Category Archives: Remedies

Lack of Jurisdiction Flatlines Pulse’s Appeal

Author: Razi Safi*
Editor: Lily Robinson

The Federal Circuit in Halo Electronics, Inc. v. Pulse Electronics, Inc., No. 16-2006 (May 26, 2017) held that it lacked jurisdiction under 28 U.S.C. §§ 1295(a)(1) and 1292(c)(2) to hear an appeal from a district court’s order regarding prejudgment interest because it was not a “final decision.” The district court awarded Halo prejudgment interest, post-judgment interest, and supplemental damages for direct infringement but did not set the total amount of prejudgment interest or the beginning date for interest calculations. Instead, it ordered Halo to prepare an updated calculation of the interest amounts. Pulse appealed the order to the Federal Circuit. The Federal Circuit concluded, however, that because the district court had not resolved the parties’ dispute, the order was not a final decision imparting jurisdiction under § 1295(a)(1). Moreover, the appeal was not proper under § 1292(c)(2), which provides an accounting exception to the finality requirement, because the prejudgment-interest award in the case was not final. Section 1292(c)(2), the Court noted, should be interpreted narrowly and thus does not allow the Court to hear an appeal arising from a non-final order, even if the order is related to the accounting. The Federal Circuit therefore dismissed the appeal for lack of jurisdiction.

 

*Razi Safi is a Summer Associate at Finnegan. Continue reading

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No Abuse of Discretion in Awarding Prejudgment Interest Based in Part on Patents Not Yet Issued at the Time of Hypothetical Negotiation

Author: Yoonhee Kim  
Editor: Esther H. Lim

In Comcast IP Holdings I LLC v. Sprint Communications Co., L.P., No. 2015-1992 (Fed. Cir. Mar. 7, 2017), the Federal Circuit affirmed a jury verdict that Sprint infringed patents owned by Comcast and a $7.5 million damages award with prejudgment interest.  Continue reading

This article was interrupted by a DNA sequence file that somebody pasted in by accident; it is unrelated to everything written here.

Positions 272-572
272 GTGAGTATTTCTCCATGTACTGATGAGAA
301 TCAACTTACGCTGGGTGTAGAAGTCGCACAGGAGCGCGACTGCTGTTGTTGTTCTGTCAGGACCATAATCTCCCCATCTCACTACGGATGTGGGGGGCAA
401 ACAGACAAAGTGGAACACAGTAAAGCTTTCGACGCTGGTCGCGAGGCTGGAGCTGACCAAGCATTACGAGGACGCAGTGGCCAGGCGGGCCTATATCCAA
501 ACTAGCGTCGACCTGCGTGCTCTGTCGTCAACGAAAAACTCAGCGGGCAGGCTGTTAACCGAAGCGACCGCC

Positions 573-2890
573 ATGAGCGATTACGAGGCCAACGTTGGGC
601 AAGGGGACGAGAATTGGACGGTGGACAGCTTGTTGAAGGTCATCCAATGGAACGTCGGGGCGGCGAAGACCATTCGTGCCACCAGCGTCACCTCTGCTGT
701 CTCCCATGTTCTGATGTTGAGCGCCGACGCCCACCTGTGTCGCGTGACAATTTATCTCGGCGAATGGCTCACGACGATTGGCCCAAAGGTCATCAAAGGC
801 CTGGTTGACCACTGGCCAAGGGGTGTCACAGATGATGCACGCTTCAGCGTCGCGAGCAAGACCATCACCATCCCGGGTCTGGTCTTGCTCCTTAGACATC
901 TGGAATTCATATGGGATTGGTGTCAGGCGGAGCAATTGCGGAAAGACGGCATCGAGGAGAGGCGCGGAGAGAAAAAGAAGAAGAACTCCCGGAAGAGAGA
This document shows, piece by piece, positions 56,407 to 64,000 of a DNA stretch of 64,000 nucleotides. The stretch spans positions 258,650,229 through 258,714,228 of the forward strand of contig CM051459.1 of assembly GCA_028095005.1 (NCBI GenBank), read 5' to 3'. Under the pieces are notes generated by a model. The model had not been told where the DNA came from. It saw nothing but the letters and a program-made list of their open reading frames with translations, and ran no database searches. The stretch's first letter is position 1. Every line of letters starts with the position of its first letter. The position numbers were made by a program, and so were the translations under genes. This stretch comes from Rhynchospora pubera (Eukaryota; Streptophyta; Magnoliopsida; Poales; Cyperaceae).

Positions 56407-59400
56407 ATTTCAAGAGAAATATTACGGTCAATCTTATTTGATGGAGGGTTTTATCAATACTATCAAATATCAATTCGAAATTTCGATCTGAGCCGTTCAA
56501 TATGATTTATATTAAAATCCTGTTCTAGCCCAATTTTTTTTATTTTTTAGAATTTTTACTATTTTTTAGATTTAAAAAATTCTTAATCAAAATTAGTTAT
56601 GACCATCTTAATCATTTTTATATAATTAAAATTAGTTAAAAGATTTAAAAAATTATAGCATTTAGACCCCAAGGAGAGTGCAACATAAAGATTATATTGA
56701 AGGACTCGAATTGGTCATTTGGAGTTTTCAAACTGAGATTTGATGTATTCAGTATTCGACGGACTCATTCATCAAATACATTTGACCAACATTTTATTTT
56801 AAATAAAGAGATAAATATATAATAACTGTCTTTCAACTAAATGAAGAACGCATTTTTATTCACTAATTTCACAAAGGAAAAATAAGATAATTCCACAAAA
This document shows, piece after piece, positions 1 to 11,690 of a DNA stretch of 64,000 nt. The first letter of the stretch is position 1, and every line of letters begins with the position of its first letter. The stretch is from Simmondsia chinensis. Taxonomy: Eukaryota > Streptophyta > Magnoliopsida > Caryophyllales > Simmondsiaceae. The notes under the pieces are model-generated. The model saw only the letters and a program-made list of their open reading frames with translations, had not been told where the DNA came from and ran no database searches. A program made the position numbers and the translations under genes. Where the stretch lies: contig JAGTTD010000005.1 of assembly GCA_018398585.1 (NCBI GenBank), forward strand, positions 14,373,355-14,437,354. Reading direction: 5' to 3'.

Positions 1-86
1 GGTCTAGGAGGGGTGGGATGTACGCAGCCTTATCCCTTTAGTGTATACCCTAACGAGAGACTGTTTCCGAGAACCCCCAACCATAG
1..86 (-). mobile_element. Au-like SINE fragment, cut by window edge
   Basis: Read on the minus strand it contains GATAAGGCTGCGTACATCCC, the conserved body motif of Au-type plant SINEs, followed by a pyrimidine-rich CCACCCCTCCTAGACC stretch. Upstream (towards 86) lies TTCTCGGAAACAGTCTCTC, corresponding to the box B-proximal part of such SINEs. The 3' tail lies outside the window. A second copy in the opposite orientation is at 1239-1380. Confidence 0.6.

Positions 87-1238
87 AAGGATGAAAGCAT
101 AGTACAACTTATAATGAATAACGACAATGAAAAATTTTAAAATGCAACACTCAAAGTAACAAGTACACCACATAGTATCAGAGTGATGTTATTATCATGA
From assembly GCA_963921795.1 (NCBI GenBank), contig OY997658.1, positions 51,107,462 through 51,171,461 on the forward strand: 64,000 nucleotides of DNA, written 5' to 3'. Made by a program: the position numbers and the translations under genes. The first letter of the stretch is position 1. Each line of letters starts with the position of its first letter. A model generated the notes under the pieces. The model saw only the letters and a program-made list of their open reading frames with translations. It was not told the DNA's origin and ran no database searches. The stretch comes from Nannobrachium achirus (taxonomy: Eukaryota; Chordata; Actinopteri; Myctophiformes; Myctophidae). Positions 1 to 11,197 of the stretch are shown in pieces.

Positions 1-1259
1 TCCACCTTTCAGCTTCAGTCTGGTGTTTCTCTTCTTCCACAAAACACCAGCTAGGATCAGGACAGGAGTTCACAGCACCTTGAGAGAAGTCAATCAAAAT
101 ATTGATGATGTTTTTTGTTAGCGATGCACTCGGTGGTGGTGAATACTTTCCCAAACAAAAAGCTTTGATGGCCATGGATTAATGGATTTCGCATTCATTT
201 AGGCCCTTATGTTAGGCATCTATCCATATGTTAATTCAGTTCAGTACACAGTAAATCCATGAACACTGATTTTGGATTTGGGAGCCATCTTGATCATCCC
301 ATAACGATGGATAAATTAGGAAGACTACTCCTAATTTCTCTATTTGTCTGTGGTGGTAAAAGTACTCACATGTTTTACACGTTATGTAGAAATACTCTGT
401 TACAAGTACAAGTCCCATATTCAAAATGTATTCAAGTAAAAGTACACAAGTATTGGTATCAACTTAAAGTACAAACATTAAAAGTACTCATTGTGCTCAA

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Federal Circuit Finds No Abuse of Discretion in Trial Court’s Refusal to Exclude Plaintiff’s Settlement Agreement with Defendant’s Competitor

Author: Paula E. Miller 
Editor: Jeff T. Watson

In Prism Technologies LLC v. Sprint Spectrum L.P, Nos. 16-1456, -1457 (Fed. Cir. Mar. 6, 2017), the Federal Circuit affirmed the district court’s denial of Sprint’s motion for a new trial based on, among other things, the admission of a settlement agreement between Prism and Sprint’s competitor, AT&T.

Prism sued Sprint for the infringement of two patents relating to a system for managing access to protected computer resources. The jury found Sprint liable for infringement and awarded $30 million in reasonable-royalty damages. Sprint argued the district court erred for four reasons, including error in admitting a settlement agreement between AT&T and Prism regarding the patents-in-suit (and others). Continue reading

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